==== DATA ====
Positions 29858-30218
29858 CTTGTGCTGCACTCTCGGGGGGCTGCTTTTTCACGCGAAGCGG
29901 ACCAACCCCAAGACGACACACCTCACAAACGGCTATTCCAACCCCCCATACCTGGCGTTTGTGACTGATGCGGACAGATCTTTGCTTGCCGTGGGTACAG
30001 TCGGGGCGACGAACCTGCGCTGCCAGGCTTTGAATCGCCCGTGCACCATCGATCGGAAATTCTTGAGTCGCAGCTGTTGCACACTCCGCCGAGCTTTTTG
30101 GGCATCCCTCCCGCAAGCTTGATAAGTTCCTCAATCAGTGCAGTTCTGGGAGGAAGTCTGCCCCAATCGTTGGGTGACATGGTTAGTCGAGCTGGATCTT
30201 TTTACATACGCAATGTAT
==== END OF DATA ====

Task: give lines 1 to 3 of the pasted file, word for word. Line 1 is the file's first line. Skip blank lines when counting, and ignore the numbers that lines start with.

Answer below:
Positions 29858-30218
29858 CTTGTGCTGCACTCTCGGGGGGCTGCTTTTTCACGCGAAGCGG
29901 ACCAACCCCAAGACGACACACCTCACAAACGGCTATTCCAACCCCCCATACCTGGCGTTTGTGACTGATGCGGACAGATCTTTGCTTGCCGTGGGTACAG